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REVIEW
EAST ESSEX
MARKS TEY
SATURDAY 23 FEBRUARY 2002

by Richard Hall

A day strictly for the enthusiasts. My first visit to Marks Tey, and I thought Fakenham was cold when the winter wind blew! Even the dog refused to leave the car without earmuffs! The hardy bunch congregated around the paddock and the bookmakerís stands waiting for the first race must have wondered if they were unwitting extras for a remake of Scott of the Antarctic. The heavens opened and, propelled by a gale of a million ice picks, hailstones the size of marbles searched for naked flesh to pummel and sting.

Finding shelter in the car, and a flask of hot coffee, we watched Novatara, a strong finishing third to Gatchou Mans at the much sharper Higham course six days earlier, make light work of his five opponents in the Hunt race at the prohibitive odds of two to five. Royal Action was the only one to ever look like a potential danger, but when Andrew Ayers kicked on a mile from home, his chance evaporated as quickly as the hailstones had fallen. The winnerís time was seven minutes forty-three seconds, the joint second fastest of the day.

The next race, a Confined, provided temporary warmth for the spectators. Endeavour, (previously a difficult ride and an unlucky loser at Horseheath three weeks earlier when, clear of his field, he jumped a path on the run in and unseated his rider) was made favourite against seven others that included Native Status (a spectacular winner at Higham last week) and The Rural Dean (previously impressive in beating Tom De Savoie at Ampton before running poorly at Market Rasen). George Cooper for once enjoyed a trouble free afternoon on this lightly raced son of Video Rock and, when he pressed the button three from home, Endeavour quickly opened a up gap that would never be closed. He looks well capable of going on to win Opens and Hunter Chases. Saleel ran on well to chase him before falling badly at the second last, leaving Native Status to claim second and Tartooth, who benefited from the stronger riding of Christian Ward Thomas, third. The Rural Dean never went the pace of the leaders and finished a disappointing and remote fourth.

The Intermediate and the Menís Open cut up badly. Only three runners contested each race, and each had a long odds on, and duly unbackable, favourite. That, at least, meant that punters could find a warm retreat from the biting wind for upwards of an hour as Royal Banker (Nigel Bloom) and Dry Highline (Christian Ward Thomas) in turn gained facile victories in their respective races.

The crowds gave up their shelter for the Ladies Open, the fifth race on the card. Celtic Duke, Linlathen, Mister Audi, and Senso vied for favouritism and, at various points in the exchanges, seven to two was available about all four. Linlathen took the honours in the dayís fastest time of seven minutes forty-two seconds. Sensibly ridden, he joined the leaders at the fourteenth fence and from then on never looked like being caught. Celtic Duke, who had traveled ominously well, went out like a light three from home and eventually pulled up. The most (un)remarkable thing about the race, however, was the riding of the Scottish raider Senso. The eleven year old, piloted by his owner Ms C Eagle, was always going well but for some inexplicable reason was held up over ten lengths adrift of the rear until a mile from home. He was then allowed to race and picked off his rivals one by one with the ease of a knife through melted butter. He finished like a train, still full of running, but by then the winner had flown. I can only speculate that the object of the exercise was a confidence booster for both the horse and the rider, as he had unseated in his previous two races. Nevertheless he looks a certain future winner when ridden more enterprisingly.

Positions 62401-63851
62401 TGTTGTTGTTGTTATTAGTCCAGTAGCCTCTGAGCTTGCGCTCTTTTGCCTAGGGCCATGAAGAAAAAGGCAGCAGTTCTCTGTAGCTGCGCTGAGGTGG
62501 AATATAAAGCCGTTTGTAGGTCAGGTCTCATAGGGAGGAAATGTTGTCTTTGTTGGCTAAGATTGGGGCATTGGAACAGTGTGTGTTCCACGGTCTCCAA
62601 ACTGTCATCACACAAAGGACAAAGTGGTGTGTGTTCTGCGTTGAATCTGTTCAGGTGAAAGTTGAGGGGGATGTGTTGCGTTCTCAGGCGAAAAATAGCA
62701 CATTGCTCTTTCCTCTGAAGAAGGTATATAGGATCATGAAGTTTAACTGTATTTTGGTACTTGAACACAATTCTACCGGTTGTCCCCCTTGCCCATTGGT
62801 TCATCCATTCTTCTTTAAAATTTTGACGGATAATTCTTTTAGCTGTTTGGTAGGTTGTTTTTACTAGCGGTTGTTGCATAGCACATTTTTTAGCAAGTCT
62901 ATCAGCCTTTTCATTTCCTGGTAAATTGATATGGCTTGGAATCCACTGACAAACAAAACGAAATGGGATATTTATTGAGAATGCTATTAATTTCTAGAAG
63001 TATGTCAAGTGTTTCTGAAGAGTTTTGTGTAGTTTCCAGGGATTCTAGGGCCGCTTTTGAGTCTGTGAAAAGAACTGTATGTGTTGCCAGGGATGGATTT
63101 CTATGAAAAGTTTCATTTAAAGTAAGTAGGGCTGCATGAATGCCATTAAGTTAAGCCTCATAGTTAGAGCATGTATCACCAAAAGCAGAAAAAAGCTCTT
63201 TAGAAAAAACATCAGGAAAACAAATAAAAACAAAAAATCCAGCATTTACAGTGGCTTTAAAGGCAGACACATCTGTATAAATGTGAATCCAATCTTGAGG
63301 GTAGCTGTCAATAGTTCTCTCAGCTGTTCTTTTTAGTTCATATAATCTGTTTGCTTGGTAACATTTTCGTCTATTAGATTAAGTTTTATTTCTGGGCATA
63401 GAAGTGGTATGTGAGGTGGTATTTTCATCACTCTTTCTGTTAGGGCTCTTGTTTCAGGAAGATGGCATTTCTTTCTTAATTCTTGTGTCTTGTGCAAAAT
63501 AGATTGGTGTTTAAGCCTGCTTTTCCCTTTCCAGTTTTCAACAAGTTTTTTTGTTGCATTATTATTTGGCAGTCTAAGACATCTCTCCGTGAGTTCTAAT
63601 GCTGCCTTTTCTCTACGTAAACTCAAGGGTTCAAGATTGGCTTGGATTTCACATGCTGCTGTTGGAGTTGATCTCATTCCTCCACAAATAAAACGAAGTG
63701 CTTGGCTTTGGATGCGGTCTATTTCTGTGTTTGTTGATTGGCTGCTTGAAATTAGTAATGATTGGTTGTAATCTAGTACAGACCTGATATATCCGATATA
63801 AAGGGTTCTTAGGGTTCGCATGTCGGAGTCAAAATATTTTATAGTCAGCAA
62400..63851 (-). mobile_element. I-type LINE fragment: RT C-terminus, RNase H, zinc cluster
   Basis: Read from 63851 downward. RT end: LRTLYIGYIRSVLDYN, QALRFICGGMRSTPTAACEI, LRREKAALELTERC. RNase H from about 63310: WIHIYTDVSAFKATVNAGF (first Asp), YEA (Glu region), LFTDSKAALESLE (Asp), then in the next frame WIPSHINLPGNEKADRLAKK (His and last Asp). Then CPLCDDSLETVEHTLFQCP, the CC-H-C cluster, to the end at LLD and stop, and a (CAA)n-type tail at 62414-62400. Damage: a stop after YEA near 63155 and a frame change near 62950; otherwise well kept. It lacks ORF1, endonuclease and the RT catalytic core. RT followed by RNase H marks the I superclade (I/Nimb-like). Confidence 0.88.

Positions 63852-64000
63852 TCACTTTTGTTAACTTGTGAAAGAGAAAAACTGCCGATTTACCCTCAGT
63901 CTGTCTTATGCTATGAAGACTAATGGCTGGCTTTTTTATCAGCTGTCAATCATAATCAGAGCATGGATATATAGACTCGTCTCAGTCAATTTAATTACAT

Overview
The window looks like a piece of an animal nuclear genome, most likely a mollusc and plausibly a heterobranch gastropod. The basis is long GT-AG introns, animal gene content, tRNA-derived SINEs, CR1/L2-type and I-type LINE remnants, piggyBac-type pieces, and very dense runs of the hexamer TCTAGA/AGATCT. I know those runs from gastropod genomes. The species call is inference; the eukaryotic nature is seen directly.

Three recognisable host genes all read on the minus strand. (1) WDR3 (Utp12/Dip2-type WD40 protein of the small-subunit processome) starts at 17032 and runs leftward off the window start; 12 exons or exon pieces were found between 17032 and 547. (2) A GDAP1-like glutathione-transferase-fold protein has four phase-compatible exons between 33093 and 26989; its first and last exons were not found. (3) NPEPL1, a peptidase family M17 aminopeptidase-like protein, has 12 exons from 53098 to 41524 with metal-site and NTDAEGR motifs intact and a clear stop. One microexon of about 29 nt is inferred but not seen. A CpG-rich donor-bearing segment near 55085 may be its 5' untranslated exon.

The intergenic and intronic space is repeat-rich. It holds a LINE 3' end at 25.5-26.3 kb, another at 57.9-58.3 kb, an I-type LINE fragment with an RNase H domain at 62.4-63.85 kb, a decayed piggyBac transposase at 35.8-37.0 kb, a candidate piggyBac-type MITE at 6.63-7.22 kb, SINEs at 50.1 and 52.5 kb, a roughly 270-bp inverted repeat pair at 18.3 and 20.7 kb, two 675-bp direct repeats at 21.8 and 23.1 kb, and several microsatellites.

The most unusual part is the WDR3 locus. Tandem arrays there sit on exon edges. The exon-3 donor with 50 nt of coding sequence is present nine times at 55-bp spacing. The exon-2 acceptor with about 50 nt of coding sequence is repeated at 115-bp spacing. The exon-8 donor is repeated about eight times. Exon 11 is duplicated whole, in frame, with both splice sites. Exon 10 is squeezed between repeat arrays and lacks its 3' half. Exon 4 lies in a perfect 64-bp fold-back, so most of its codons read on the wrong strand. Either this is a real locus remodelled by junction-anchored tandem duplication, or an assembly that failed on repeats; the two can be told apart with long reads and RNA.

Both George Cooper (Mossy Buck) and Christian Ward Thomas (Tap The Father) chased a double in the Restricted. In what turned into a virtual match as the pair kicked clear of the game Mackoy three from home, Tap The Father just got the better in a thrilling finish. Mossy Buck had taken over from the pacemaker a circuit out, but his relatively slow jumping made it easy for Christian Ward Thomas to keep him in his sights. As they went to the last it was still nip and tuck with Mossy Buck finding more as his rival drew upsides. Jumping is the name of the game, however, and Tap The Father gained a length in the air and held on to win by half a length. 

The Maiden divided and the first division may have thrown up a useful recruit in Lord Valnic. The six-year-old debutant always had the leaders in his sights and, although slightly outpaced as Kingfisher Star (ridden by the luckless Tim Lane) kicked for home, he closed gradually from three out to draw level between the last two. Although Kingfisher Star battled valiantly from the last, Lord Valnic was always holding him and went on to win a shade comfortably. I suspect that there is more to come.

Stablemate Supreme Craft was made a warm favourite for the second division by the six remaining bookies that had not given in to frostbite and gone home. It proved to be worth their while as he was always struggling at the back of the field and pulled up after two miles. Pharout and Tartan Shot went of at a phenomenal pace, soon pulling twenty lengths clear of the field. Tartan Shot dropped out after a circuit, leaving a remote Glad All Over as the nearest pursuer. Pharout could not keep it up however, and his lead was slowly reduced. Three from home David Hays had Glad All Over on level terms. Pharout then dropped out tamely, eventually pulling up, leaving Glad All Over to come home unchallenged from the appropriately named Artic Summer who came out of the pack to take second in the dayís slowest time of eight minutes sixteen seconds.

 

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